But Delia persists. This young slip of a thing from the valleys in Wales, unsophisticated and perhaps in the shadow of the über-confident Nurse Mount, is the one who returns to rebuild what once was. Delia is the one who writes the, unsent by her mother, love letters. Delia is the one who does not want to embarrass Patsy and so waits in the snow for her. Delia is the one who encourages Patsy to hold her hand and step out into a new world. So much for being the young slip of a thing from the valleys! Of the two Delia is perhaps the stronger.
‘Don’t break the thread.’ Is her plea. This is her plea for all those who have a covenant love between them. Covenant love takes so many different shapes. Mother and child, husband and wife, sibling to sibling, comrade-in-arms to comrade-in-arms, lover to lover, and of course nun to nun in the sisterhood of the religious life. All of them live out the deep love that is called covenant.
Whenever society, and especially the church, acclaims the rich variety of these loves as forms of marriage my heart sings. If this love has to remain hidden, furtive, and secret my heart is saddened but the love remains undiminished. In the darkness the smallest flame burns the brightest!
If you know of a covenant love like this, or are blessed to be part of such love, hear Delia’s words of wisdom, Don’t break the thread!’ Make every effort to always support lovers and to always be a lover. Whenever we do the whole of the human race always wins.
Pray for those around you who have to keep their love secret.
Pray for those who have been able to come out of the closet
Pray for those who pay a price for their love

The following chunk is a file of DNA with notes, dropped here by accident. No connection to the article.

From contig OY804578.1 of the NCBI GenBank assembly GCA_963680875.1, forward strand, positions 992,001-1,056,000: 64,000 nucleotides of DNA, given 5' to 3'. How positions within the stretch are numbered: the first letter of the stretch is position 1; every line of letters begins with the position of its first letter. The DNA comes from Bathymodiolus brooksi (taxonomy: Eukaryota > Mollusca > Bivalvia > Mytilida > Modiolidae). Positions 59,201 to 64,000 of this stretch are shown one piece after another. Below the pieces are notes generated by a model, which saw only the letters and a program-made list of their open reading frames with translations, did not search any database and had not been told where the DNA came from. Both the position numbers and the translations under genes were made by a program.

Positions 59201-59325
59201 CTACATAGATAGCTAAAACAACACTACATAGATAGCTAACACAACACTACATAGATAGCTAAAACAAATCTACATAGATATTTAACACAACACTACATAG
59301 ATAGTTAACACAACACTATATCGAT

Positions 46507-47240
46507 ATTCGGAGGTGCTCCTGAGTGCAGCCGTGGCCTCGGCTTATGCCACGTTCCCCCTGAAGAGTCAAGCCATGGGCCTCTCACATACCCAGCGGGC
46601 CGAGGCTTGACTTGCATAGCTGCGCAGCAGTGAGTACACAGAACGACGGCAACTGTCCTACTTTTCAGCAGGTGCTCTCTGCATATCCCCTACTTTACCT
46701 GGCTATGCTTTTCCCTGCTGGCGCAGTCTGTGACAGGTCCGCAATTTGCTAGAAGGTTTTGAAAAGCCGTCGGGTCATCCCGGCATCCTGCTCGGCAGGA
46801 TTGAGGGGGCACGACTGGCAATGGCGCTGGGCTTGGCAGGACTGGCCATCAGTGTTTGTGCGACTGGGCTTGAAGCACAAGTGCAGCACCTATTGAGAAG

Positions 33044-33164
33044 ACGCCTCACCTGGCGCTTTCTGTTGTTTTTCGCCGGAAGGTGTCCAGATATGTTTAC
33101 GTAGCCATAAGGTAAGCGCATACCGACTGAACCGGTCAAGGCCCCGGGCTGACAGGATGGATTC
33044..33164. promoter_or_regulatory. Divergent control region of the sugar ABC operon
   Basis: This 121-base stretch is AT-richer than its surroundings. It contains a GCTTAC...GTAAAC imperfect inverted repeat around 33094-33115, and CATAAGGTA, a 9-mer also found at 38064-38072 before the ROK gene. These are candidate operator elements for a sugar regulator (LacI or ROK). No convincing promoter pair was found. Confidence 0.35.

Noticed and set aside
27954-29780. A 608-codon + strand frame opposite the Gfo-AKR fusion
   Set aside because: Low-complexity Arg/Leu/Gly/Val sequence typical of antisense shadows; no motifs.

You are holy, Lord, the only God,
and your deeds are wonderful…
You are Good, all Good,
Lord God, living and true,
You are love.
You are wisdom.
You are humility.
You are endurance.
You are rest.
You are peace.
You are joy and gladness.
You are justice and moderation.
You are all our riches,
and You suffice for us…
(Francis of Assisi 1181 – 1226)
About Call the Midwife: Call the Midwife is a British period drama television series based on the memoirs of former nurse Jennifer Worth (née Lee), who died shortly before the first episode was broadcast. It is set in the late 1950s and early 1960s and for the first three series centred primarily on Jenny Lee herself, who, in the first episode, begins a new job as a midwife at a nursing convent in the deprived Poplar district of East London. The programme’s cast includes nuns who live at the convent and other midwives and nurses who share life with the nuns. At the beginning and end of each episode the voice of “Mature Jenny’ sets the scenes and sums up what has happened. These ‘voiceovers’ make up most of the quotes used in these reflections.
A Synopsis of each episode may be found here:
Quotes from ‘Call the Midwife’ are copyright © 2016 BBC. If you enjoy this programme please consider buying the DVD’s rather than downloading unauthorized copies from the Internet.
Scripture quotes are from the New Revised Standard Version Bible, copyright © 1989 the Division of Christian Education of the National Council of the Churches of Christ in the United States of America
Prayers are from the collection ‘Yours Is the Day, Lord, Yours Is the Night’, copyright © 2012 Jeanie Gushee & David P. Gushee.
‘Midwife Calling- 40 Days at Nonnatus House’ is copyright © 2016 Andrew Dotchin